The fireworks started, and the couple remained standing. Within maybe one minute, the entirety of Mickey Avenue went from sitting to standing. With that, we were left with the broken promises and shattered dreams of that fireworks viewtopia that held such hope for a few minutes. I was left scrambling to extend my tripod, although that proved futile since not only was everyone standing, but there was a sea of shoulder kids and guests holding up their phones and iPads as high as possible. Instead, I tried to shoot the show handheld, with minor success.
All day, the overcast sky and mist had been a bummer, but during Ignite the Dream it actually shined. Whatever kind of spotlights were used behind Enchanted Storybook Castle caught the mist, and formed this diffused aura of light behind the castle that was mesmerizing. Mark had an interesting point here: that this might have been a calculated move to use the smog to the show’s advantage. The main show of Ignite the Dreams from this location was pretty stunning, as a result.
With our travel frequency comes a propensity to treat what we’re doing as work or commonplace, and not give proper weight to our experiences. We are fortunate and incredibly thankful for how much we are able to travel. The opportunities we have are not lost on us. Throughout the entire day, we found ourselves stopping and reflecting on how incredible it was to be at opening day for a new park in mainland China.
It really hit me, though, during the special finale for the Grand Opening. (Note: this same finale, minus the fireworks, also ran the second and third nights of our visit. I’m not sure if it’s a permanent post-show, or if not, how long they consider the “Grand Opening” to be. If you plan to attend in the first year, you might want to play it safe and not want to watch that video.)
For me, the Grand Opening finale was nothing short of hauntingly beautiful. The score, the imagery projected onto Enchanted Storybook Castle, and the gentle bursts were incredibly emotive. As I stood there, I couldn’t help but tearing up watching, and thinking about being so fortunate to experience it firsthand with Sarah.
I put my camera down until the very end, thinking this was the only night that special finale would run, and wanting the experience burned into my memory. This was far and away the highlight of opening day at Shanghai Disneyland for us, and I remarked to Sarah at this point (the most stirring moment, I think) that this alone justified our decision to attend. She agreed.
It was the perfect way to end opening day in Shanghai Disneyland, and for most guests, it did signal the end of the day. Like fish swimming upstream, rather than heading towards the exit, we raced towards Adventure Isle, contemplating a quick ride on Roaring or Soaring to knock those out. Roaring was closed and (I think) Soaring had a long wait.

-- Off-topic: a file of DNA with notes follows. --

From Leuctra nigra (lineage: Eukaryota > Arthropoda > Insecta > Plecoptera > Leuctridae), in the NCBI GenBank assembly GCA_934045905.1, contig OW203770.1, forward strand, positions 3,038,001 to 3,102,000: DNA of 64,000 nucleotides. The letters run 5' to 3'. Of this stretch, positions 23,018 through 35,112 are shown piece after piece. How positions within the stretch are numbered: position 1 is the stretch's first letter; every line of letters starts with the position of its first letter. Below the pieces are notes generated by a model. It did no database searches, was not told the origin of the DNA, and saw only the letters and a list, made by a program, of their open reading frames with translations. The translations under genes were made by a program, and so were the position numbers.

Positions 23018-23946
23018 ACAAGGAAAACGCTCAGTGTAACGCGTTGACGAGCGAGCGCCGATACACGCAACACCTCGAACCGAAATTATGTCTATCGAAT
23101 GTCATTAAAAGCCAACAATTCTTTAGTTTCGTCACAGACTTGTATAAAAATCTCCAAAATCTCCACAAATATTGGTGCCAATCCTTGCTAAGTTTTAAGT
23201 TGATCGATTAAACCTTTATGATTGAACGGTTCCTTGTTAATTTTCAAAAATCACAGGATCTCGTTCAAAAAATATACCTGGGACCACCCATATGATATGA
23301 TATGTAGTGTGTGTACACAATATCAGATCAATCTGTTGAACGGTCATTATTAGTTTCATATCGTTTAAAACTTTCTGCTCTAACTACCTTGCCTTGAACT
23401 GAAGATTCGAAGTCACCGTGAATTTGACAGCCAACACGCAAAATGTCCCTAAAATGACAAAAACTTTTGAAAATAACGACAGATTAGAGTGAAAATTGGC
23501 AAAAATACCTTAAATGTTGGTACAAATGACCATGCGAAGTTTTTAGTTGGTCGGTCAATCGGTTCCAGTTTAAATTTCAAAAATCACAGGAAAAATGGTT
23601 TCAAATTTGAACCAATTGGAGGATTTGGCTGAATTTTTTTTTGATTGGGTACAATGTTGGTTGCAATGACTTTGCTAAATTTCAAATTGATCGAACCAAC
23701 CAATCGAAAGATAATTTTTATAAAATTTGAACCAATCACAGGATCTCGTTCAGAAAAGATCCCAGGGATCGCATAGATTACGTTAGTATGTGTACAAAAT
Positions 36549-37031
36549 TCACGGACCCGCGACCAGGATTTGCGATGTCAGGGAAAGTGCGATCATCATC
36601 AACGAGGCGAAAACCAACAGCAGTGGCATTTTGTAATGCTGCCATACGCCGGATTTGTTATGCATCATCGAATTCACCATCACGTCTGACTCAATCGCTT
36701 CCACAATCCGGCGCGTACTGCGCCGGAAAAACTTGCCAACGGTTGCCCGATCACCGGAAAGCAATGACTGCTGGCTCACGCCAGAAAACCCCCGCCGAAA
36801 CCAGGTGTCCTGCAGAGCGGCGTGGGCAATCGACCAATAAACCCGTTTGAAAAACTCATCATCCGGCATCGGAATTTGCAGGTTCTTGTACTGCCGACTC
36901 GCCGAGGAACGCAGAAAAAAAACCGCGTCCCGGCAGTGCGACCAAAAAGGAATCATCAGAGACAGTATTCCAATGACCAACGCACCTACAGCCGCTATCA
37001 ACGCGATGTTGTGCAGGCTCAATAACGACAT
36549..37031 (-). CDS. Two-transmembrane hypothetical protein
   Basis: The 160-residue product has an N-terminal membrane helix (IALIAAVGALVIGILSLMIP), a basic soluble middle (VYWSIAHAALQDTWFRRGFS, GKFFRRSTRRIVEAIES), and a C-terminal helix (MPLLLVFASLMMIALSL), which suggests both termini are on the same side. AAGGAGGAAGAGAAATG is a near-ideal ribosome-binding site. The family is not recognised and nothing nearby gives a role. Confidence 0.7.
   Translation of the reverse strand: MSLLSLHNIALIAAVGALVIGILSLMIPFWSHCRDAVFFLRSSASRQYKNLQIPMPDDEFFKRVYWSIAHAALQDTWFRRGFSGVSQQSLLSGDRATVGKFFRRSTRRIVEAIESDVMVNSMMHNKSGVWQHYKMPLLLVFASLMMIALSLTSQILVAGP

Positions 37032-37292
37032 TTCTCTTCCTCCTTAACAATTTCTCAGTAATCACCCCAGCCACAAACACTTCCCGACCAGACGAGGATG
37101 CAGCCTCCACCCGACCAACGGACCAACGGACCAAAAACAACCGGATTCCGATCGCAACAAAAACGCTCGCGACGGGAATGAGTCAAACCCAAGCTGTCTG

Instead, I opted to start taking photos. While doing so, I noticed that IAAPA (International Association of Amusement Parks and Attractions) was having an evening reception in the park, with Pirates closed to everyone but IAAPA guests.
At some point Sarah was getting tired, so she headed back and left me by myself to take photos. I wound up in Tomorrowland, enamored with its color-changing lights, racing Lightcycles, and water. As I stood there, I also found the background music growing on me. (There’s supposedly 4 hours of background music in Tomorrowland–and I’m betting there are separate day and night loops based on what I heard over the course of the trip.)
I had virtually unlimited time in Tomorrowland, as security didn’t approach me at any point. Against my better judgment, I opted not to sleep on a park bench under the warm glow of the neon, and instead headed towards the front of the park.
There were still plenty of guests in the Gardens of Imagination and on Mickey Avenue, trying to snap last minute selfies and finish shopping. As is standard with Disney, the shops on Mickey Avenue seemed to be open an hour (or so) after park closing.
I ran into Mark on Mickey Avenue, and we lingered for a while longer until all of the shoppers and selfie’rs left. Based on observing how they interacted (or didn’t) with guests who were sitting on benches, it seemed like security didn’t really know what to do about the stranglers.
It was as if they had been trained to clear the park by moving forward and not allowing guests past them, but not on how to “encourage” guests to leave. We joked that we probably could’ve stayed all night, but that would have been poor form. Instead, we left moments behind the last of the shoppers.
Last guests out on Shanghai Disneyland opening day. Reppin’ the U.S.A.! 🙂
We’ll begin day 2 sometime early next week!
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What do you think of Shanghai Disneyland thus far? What are your thoughts on Enchanted Storybook Castle? Any attractions you’d like cloned in the U.S. parks? Any questions that we haven’t answered yet? We love hearing from readers, so please share any other thoughts or questions you have, in the comments!